Monday, 8 June 2020
An announcement, and an update
First off, I'd like to apologise for the lack of updates — though the truth is, sadly, there wasn't really anything to update. Before I get into that, an announcement:
Shareware Heroes is now on Kickstarter; if you've supported the book on Unbound, you don't need to support it again. The Kickstarter is an all-or-nothing attempt to raise the remainder of our funding goal, so it'd be helpful if you'd share it around in your circles.
If it succeeds, all Unbound backers and Kickstarter backers will receive a copy of the book (as soon as it's done!) and whatever other rewards they paid for. If it fails, the Unbound campaign and all existing pledges will be cancelled.
Now, an update on the book itself
It's nowhere near where I thought it'd be at this point. I've still not written much, and I still have a few dozen or more people I'd like to interview.
My motivations took a big hit last year when my attempts to bolster support failed to materialise much upward movement at all — just a few percent nearer to the funding goal, if I recall correctly. As a result, I shifted most of my non-freelance energies to my podcast and to my wedding (or things related to my wedding).
Every so often I'd bug Unbound about either trying a Kickstarter or killing the campaign, or I'd halfheartedly turn to Twitter to share a bit of trivia or a neat new finding that I hoped would somehow spur some new support (it rarely did). But not much happened. The project was stalled.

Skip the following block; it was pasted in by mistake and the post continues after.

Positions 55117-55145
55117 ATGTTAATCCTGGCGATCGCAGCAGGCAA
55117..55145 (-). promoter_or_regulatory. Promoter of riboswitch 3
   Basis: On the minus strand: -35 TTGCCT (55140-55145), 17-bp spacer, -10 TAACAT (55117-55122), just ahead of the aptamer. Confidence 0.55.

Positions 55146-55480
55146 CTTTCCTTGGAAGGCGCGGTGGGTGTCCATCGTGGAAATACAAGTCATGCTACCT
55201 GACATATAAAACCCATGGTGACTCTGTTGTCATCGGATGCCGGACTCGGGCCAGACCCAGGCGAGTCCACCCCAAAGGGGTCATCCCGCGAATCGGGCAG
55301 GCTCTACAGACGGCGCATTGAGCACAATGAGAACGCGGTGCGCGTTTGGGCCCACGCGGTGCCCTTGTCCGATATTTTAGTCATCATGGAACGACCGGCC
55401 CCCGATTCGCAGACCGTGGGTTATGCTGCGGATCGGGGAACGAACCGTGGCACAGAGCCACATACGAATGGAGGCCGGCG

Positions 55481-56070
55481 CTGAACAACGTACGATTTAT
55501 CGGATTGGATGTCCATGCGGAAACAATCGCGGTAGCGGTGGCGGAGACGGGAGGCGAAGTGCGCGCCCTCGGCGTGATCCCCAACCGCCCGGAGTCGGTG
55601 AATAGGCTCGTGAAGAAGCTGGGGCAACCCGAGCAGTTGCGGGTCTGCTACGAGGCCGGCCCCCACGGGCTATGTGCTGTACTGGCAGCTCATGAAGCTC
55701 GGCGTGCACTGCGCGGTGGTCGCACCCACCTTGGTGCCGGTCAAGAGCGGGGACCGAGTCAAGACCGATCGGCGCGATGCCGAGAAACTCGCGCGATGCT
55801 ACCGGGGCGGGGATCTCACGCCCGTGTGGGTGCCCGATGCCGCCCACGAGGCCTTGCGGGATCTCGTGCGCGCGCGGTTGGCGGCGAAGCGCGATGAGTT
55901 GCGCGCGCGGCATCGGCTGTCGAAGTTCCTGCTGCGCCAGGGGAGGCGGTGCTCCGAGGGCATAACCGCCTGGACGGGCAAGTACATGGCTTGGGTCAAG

Around two months ago, a large portion of my freelance writing work evaporated. Which sucks, but the silver lining is that it was just the push I needed to go from thinking "it'd really be nice if I could spend more time on Shareware Heroes" to actually spending more time on the project.
And as I got back into planning and organising and research and interviewing, I pushed again for a one-last-try-to-get-this-funded Kickstarter campaign — because I don't like that you've all been left hanging, and I want some clarity over what my end-product will be.
So progress has been slow, but it's accelerating, and I have real momentum and motivation behind me again — motivation that's independent to the campaign, I might add, which means if the Kickstarter fails then I'll still be chugging along merrily towards my destination (only with an altered path before me, as campaign failure means either finding a new publisher or going solo).
To ensure that I keep this newfound energy going, I've also changed my approach a little. I had previously been trying to do my interviews in a semi-chronological order — to work my way through people who made shareware games in the 1980s, then into people in the early 90s and onto the mid-90s and so on. I thought it'd help me build a clearer picture of how the shareware scene evolved, year after year. Now I think it's more important that I just keep gaining knowledge — so I've swapped to a more slipshod approach of just following my whims and chasing down the many threads of history without care for where they'll fit in the overarching narrative. (Here's a fun thing I was looking through last week: the top products, sorted by income and by quantity, on shareware payments processor Kagi in the late '90s.)
Also, a request: if you made shareware games, at any point in time, no matter how well they sold or how well-known they became, I'd love to hear from you. Please email me on firstname.lastname@example.org and tell me your story; tell me what being a shareware author meant to you.